I make a bit of money by shorting the goody goody conpanies which are overly luuuved by the muppets and make money by being long in companies not sooooo - luuuuved by Joe punters - or is your name Steve?

    For the rest, I leave you to your bad faith.

    Alphahunter, from London.

  • Reply to

    CS note on BP - Part 1

    by alphahunter Sep 15, 2011 4:55 AM
    alphahunter@rocketmail.com alphahunter Sep 15, 2011 4:56 AM Flag

    Little incremental; Facts well known: We believe there is little incremental information in the Coast Guard report compared to previous official reports, e.g. the National Oil Spill Commission report from January and the preliminary Coast Guard report published in April. We do not believe this report adds material new findings that would shift the pendulum one way or another for BP (on gross negligence) relative to what we knew before today. The causes of the accident have been well documented by now - a failure in the cement barrier allowed oil and gas to flow up the production casing to the wellbore and
    the rig, causing the explosion.


    BP, RIG and HAL incriminated: As expected, the report's tone is highly critical of BP and its contractors, and concludes that "increased vigilance and awareness by BP, Transocean and Halliburton personnel at critical junctures during operations at the Macondo well would have reduced the likelihood of the blowout occurring." The report cites evidence that BP,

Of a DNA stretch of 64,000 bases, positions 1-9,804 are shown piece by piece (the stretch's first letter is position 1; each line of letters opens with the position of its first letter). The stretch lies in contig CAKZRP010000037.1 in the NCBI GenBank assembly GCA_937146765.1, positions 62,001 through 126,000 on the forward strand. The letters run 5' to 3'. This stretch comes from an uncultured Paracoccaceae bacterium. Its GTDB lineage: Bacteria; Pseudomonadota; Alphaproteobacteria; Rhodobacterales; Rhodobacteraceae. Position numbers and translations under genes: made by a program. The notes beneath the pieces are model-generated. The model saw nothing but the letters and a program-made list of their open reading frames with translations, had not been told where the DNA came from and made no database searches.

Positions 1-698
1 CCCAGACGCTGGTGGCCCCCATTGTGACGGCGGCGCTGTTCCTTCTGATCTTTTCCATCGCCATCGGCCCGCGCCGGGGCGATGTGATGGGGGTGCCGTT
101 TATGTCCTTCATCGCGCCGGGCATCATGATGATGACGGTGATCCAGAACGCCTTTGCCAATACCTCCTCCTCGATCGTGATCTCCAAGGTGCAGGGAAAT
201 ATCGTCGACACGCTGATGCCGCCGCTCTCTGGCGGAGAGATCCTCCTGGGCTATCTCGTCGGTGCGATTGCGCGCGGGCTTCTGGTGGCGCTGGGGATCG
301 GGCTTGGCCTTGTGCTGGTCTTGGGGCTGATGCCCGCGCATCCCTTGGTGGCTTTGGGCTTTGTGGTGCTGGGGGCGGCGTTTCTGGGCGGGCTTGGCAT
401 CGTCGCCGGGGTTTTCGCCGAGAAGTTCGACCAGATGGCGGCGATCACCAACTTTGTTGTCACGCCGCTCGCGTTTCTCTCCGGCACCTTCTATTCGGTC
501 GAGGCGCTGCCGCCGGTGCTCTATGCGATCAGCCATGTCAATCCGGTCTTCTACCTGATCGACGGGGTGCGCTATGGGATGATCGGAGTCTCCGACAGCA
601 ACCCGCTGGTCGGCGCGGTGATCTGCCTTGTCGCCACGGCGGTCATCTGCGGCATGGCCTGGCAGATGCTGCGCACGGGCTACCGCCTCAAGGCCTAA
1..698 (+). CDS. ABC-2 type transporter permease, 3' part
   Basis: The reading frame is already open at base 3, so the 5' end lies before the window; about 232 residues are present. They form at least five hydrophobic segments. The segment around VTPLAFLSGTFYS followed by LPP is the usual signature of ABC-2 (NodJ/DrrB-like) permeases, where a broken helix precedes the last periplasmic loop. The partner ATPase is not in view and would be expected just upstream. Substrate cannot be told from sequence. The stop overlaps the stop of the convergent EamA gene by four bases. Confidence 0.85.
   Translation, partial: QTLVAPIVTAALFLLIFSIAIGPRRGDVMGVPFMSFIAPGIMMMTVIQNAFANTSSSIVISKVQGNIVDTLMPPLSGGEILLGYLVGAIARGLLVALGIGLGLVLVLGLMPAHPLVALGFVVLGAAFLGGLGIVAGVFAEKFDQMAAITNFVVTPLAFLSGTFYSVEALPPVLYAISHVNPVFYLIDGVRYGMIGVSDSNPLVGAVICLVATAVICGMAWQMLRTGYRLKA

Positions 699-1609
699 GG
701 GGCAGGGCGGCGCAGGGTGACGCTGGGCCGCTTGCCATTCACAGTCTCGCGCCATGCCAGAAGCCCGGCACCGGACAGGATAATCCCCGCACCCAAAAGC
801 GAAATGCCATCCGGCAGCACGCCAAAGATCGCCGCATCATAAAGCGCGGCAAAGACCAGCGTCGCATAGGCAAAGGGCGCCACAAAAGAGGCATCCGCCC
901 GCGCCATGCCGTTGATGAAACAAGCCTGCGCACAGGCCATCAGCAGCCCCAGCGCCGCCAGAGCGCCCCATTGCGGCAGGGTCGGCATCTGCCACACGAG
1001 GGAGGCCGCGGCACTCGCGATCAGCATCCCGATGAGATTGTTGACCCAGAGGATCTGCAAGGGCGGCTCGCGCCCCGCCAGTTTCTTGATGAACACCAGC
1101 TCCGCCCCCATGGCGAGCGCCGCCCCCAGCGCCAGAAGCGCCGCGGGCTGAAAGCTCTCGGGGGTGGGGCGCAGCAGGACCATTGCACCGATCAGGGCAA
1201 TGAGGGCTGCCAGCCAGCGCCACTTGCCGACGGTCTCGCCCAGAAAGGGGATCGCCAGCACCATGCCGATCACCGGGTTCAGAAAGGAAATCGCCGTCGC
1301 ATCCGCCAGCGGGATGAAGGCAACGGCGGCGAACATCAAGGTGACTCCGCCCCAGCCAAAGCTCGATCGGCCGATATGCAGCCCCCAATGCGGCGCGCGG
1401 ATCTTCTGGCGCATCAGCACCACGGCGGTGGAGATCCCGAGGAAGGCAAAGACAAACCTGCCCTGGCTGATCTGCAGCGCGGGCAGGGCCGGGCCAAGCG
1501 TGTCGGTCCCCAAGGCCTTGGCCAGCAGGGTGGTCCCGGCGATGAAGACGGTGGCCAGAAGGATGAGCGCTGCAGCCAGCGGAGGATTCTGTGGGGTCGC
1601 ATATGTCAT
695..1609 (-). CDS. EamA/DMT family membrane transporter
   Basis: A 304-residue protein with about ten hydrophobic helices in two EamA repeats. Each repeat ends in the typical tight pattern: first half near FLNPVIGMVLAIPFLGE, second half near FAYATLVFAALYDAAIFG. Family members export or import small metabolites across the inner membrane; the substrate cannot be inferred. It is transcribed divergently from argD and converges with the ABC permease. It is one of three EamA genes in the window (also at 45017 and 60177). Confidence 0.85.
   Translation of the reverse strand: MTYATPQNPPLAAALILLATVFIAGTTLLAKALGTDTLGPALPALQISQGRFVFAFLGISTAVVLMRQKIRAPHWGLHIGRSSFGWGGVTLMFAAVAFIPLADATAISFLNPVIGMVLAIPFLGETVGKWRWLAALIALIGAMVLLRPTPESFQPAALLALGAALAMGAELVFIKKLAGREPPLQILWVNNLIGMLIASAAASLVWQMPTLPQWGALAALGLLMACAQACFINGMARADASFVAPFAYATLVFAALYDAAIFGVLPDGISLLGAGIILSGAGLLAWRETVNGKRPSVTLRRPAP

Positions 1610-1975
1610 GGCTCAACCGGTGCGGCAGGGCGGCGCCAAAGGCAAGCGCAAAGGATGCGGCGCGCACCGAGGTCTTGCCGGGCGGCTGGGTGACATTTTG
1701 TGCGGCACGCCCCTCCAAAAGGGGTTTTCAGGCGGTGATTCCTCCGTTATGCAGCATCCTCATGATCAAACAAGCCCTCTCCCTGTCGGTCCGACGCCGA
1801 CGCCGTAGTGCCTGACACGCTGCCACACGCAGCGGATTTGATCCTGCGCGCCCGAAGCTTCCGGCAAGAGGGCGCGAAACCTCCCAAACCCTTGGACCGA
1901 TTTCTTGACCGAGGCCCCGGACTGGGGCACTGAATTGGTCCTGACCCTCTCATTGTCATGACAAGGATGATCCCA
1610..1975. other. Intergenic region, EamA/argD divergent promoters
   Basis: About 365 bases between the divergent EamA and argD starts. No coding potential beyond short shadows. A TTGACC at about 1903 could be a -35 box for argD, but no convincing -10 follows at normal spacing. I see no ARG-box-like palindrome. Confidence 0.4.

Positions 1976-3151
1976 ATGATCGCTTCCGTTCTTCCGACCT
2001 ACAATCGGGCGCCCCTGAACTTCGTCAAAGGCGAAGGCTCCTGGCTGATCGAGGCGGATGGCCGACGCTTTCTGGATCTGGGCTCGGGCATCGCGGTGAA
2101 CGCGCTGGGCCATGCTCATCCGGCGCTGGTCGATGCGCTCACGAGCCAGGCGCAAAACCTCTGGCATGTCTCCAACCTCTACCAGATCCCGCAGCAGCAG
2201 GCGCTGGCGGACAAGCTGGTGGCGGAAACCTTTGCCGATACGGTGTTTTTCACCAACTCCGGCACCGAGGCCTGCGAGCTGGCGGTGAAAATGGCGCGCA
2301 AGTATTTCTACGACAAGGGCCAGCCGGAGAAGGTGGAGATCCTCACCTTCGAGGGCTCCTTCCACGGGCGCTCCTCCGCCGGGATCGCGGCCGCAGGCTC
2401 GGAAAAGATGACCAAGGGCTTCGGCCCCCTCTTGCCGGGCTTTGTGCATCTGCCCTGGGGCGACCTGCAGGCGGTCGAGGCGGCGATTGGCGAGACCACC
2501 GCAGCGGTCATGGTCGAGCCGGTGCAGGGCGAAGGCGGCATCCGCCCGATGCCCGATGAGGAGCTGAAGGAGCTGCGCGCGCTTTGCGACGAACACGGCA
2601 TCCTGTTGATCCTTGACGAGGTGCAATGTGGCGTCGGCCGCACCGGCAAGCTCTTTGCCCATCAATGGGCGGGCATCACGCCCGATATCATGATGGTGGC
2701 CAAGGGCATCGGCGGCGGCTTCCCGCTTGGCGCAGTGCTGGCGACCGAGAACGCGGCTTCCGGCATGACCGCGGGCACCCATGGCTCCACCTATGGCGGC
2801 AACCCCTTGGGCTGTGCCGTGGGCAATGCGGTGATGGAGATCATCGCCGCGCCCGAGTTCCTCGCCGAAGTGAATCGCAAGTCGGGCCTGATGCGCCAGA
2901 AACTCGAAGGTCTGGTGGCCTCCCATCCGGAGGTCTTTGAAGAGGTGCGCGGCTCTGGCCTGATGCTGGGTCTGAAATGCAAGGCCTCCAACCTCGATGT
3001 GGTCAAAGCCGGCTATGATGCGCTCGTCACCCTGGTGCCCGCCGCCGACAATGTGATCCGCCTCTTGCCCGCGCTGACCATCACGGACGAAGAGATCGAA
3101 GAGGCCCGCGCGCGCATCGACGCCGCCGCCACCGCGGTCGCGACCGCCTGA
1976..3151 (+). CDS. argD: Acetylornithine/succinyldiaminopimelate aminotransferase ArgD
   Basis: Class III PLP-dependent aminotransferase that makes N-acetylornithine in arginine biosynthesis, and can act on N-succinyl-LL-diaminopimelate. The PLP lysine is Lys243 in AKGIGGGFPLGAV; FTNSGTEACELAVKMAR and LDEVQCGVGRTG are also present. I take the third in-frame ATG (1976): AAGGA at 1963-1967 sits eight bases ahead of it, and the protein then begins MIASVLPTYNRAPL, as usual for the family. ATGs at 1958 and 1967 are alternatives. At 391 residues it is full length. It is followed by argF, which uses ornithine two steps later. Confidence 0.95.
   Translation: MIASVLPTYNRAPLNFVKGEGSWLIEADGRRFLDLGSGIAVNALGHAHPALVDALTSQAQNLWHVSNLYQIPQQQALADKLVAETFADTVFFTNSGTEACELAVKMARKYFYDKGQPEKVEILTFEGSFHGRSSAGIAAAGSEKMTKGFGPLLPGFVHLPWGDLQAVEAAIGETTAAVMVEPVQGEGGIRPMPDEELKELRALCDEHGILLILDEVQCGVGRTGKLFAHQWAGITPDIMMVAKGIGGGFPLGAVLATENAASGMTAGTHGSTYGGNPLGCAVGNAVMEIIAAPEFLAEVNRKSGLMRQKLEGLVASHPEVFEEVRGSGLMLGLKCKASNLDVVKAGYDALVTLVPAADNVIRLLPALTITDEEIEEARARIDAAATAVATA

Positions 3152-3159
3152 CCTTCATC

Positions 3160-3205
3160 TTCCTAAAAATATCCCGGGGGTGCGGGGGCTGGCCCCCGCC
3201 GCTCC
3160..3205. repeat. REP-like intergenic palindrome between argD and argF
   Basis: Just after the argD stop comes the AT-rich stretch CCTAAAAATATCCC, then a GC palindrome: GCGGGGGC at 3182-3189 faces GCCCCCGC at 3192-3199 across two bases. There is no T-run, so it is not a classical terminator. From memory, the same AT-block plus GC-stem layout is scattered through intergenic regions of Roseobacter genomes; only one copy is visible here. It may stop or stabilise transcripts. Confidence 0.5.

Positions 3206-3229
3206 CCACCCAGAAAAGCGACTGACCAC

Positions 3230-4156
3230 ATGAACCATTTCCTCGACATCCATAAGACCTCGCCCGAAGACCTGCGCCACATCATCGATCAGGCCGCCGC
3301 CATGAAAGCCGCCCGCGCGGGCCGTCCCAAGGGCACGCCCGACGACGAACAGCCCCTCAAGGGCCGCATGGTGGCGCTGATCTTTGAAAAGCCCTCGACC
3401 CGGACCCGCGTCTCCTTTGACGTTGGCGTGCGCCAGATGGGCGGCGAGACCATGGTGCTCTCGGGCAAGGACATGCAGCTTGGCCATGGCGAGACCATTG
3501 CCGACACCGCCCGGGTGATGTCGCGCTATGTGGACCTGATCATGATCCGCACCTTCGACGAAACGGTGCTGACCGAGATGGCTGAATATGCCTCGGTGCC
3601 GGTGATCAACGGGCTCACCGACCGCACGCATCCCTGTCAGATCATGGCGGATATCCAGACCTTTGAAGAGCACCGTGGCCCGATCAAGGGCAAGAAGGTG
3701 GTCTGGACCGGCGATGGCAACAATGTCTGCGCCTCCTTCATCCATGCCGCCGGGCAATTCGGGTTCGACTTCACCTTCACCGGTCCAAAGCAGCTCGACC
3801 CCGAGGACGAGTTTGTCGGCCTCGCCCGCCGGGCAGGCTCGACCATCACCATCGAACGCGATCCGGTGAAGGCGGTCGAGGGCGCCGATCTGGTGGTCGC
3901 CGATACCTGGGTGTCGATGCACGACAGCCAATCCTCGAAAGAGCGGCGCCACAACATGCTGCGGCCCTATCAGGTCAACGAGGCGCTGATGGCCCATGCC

Transocean and Halliburton violated several federal regulations and industry practices.


    But BP not shown in a good light: BP appears to be singled out more frequently than its contractors. Out of 52 direct or contributing causes to the accident, 35 causes were from BP alone or BP together with a contractor - 18 from BP alone (including causes related to the failure of the cementing job, a crucial reason for the blowout), 15 from the Deepwater
    Horizon rig crew including BP and Transocean personnel, and 2 from BP and Halliburton. Of these failures.

    The most significant in our view include:

    (1) BP and HAL's failure to perform an adequate production casing cement job;